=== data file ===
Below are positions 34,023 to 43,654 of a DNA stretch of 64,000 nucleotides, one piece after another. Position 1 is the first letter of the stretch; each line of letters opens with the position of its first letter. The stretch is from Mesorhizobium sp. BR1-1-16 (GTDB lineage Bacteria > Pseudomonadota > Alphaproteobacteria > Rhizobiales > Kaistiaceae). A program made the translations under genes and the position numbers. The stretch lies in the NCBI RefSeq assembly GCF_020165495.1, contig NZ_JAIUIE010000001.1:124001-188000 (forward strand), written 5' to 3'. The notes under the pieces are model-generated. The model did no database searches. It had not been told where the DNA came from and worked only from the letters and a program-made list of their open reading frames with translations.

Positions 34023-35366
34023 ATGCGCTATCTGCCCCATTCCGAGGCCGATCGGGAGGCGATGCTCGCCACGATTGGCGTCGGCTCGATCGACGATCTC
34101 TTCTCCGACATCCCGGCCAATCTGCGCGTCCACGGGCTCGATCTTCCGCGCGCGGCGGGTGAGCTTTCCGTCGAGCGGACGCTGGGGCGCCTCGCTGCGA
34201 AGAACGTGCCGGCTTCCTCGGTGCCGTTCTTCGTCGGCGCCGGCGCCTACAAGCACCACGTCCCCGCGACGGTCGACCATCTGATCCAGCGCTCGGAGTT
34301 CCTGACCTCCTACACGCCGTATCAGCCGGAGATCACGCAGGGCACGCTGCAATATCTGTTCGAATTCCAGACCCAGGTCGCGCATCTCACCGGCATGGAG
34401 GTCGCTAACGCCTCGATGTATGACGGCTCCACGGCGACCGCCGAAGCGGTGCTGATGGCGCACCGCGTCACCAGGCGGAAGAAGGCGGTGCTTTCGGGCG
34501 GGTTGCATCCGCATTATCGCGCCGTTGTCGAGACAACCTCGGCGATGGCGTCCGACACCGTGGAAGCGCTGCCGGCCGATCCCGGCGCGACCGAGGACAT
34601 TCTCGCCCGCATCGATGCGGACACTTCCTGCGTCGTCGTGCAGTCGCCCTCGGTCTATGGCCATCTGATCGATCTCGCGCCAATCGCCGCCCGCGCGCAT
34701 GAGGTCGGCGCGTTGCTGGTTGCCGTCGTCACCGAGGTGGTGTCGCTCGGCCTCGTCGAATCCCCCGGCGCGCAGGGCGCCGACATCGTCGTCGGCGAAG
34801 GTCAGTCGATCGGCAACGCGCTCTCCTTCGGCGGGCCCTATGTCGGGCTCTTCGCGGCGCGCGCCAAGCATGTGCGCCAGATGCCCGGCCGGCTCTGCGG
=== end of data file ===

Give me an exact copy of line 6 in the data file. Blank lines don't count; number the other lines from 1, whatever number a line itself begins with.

34301 CCTGACCTCCTACACGCCGTATCAGCCGGAGATCACGCAGGGCACGCTGCAATATCTGTTCGAATTCCAGACCCAGGTCGCGCATCTCACCGGCATGGAG